Obviously, macro-economic modelling is a very complex and sophisticated topic so there's not going to be a simple YES/NO answer to your question, but even when we look at the current global market we've seen challenges in that environment which go some way to highlighting what you need to consider for your hypothetical market. There are a few more to consider beyond the global market as well, but one thing at a time...
Why we call it trade
The one thing that your diagram has is arrows in both directions to each 'zone'. (I'll call them zones as I'm assuming that Earth, Mars, et al are acting as a single market in your diagram - if not, this gets far more complex.) This is a good thing, as it's important that you not have one group entirely dependent on supply of goods, with no demand for what they can provide back. That isn't trade and would cause it to be uneconomic to sustain such a zone.
But, there must be balance
What we don't see in your diagram is how much of each commodity is being traded. If one zone needs a lot of commodity X but can only offer a little of commodity y in return, this creates challenges. Ideally, this is managed through currency exchange. Let's say Venus is buying more than it sells, then (in theory) the value of its currency goes down by comparison to other currencies, because less people need to buy it to trade for goods, and more people are trying to offload it to buy the goods of others.
If the commodity in question is not life sustaining, this pressure causes less Venusians to buy goods from other zones, and Venusian goods become more attractive because they cost less outside Venus. This creates a self-balancing effect.
Cost of shipping
On Earth, the only metrics to consider for shipping is how far away the two parties are from each other, and what's in between them. Goods are shipped by road, sea and air, and some other mechanisms besides, like pipeline. The point being that for the most part, countries don't have the complexities that you would expect of space in terms of shipping cost.
Earth and Venus (in your model) are going to cost a LOT to ship from because of the gravity well. Let's assume that spaceflight is relatively common, the energy requirement is still there (even if the cost of energy has diminished) meaning that it will cost more to get goods off those planets than it would off Mars or the Asteroid belt. This also needs to be considered in your economic model because the cost of shipping alone may well make the same commodity at the same price from (say) the Asteroid belt more attractive than it would from Earth.
The other wrinkle you have that Earth doesn't have is the essentials for life. People use the same amount of O2 (for example) whether they are on Earth or the asteroid belt. That said, the asteroid belt has far less O2 than Earth does. Same would go for (say) wheat.
Ultimately, the supply and demand curve that we see in modern economics only really works if the commodity is not seen as essential. When it is, there are other forces at work and these are often not left to a free market economy to manage because of the humanitarian factors. To be frank, we've never had a country that has needed water to be shipped to it on an ongoing basis because it has none of its own. If we did, people just wouldn't live there in the first place. In this situation though, one has to ask whether or not these 'colonies' are now independent of the powers that first invested the tremendous resources required to establish them initially. If not, then one would expect the essential commodities to be a state run supply model. If not, then these independent economic 'states' have a bargaining weakness insofar as they can't afford to risk losing such supplies meaning that unscrupulous merchants would be able to charge whatever they wanted for critical shipments, effectively bankrupting most of these states for vital supplies.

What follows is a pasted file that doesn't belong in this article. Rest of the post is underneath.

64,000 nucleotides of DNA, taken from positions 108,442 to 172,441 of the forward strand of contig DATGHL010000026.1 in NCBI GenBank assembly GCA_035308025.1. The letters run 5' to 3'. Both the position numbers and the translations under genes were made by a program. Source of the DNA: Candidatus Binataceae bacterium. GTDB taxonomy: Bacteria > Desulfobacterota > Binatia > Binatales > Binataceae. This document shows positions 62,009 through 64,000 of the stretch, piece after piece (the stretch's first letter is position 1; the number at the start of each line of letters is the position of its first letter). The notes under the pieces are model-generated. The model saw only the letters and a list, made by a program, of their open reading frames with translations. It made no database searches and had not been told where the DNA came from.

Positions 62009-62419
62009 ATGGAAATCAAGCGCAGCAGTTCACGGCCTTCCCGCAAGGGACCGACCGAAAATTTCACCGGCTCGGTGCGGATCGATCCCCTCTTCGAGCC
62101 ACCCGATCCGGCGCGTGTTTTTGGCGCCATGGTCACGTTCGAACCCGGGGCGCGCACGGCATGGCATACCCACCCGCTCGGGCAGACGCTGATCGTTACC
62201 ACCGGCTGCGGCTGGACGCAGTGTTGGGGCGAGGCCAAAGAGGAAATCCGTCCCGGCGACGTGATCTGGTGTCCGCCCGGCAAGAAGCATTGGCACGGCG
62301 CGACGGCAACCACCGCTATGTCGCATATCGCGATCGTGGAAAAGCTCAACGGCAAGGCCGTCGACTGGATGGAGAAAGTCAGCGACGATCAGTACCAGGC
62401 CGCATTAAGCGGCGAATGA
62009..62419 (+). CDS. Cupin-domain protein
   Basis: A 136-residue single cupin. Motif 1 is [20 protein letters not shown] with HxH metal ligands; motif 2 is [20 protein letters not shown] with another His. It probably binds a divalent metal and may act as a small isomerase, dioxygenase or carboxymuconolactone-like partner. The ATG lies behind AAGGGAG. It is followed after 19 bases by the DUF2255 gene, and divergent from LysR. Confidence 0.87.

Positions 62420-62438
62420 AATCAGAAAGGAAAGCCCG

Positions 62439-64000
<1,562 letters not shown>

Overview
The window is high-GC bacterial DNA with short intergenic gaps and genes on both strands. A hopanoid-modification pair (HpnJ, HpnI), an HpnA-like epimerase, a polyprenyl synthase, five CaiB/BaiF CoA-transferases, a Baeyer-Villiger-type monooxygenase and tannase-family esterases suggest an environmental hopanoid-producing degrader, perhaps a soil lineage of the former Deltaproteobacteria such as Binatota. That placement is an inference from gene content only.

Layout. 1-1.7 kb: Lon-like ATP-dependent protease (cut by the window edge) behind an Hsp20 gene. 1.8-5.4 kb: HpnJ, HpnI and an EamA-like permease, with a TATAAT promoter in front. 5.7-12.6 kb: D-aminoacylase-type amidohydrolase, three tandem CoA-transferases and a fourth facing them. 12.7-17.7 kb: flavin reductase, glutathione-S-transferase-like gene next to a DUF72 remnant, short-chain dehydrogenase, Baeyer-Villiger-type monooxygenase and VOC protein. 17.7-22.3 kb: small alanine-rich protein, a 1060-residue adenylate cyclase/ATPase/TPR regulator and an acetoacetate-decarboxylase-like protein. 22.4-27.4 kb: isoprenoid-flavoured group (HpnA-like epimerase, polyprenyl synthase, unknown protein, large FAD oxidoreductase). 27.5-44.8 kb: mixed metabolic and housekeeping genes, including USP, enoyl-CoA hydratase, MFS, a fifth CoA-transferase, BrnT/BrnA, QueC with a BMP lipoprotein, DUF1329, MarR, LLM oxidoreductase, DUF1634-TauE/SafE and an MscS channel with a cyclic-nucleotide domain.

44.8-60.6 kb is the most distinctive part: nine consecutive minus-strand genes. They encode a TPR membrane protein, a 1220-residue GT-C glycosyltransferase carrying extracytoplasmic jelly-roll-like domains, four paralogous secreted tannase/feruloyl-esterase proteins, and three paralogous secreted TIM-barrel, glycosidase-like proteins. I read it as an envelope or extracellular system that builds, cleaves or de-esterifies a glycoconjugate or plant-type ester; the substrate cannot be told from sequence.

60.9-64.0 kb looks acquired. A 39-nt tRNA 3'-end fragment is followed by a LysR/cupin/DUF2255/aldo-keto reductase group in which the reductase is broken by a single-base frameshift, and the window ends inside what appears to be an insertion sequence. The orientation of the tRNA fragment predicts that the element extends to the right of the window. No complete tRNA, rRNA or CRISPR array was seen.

If the question is really 'is it plausible' then the answer is yes. You have supply and demand to all zones, which makes it possible. For some commodities, you have multiple sources, making for competition and generally you're looking at a larger scale and slightly more complex version of the existing global marketplace.
If you're asking 'is it viable' then there are some challenges that we face before even getting off this planet that may introduce difficulties that in your world may prove insurmountable. The issue of vital supplies for one is something that ideally would be heavily regulated because otherwise you have people entirely dependent on trade for their survival, which while it has happened for relatively short periods in history before, doesn't work economically as part of a 'chronic condition'.
Finally, if you're asking is it probable, the answer is no. The simple reason for that is that these colonies cost something to set up in the first place and the state or company that set them up is going to want a return on its investment before letting them go independent. What that means in practice is that by the time they have the opportunity to do so, these zones have lost most (if not all) of the commodities they have to trade for what they need. It's almost a joke to let them become independent at that point because they'd be entirely dependent on the supplies of others to survive.
To that end; I'd have to say that the basics are there, but in practice I can't see it being viable unless the zones in question have massive reserves of commodities that they've hidden before becoming independent. Without that, they're just not economically viable unless they have some unique manufacturing process or service which simply isn't possible in a different set of environmental conditions or within Earth's gravity well.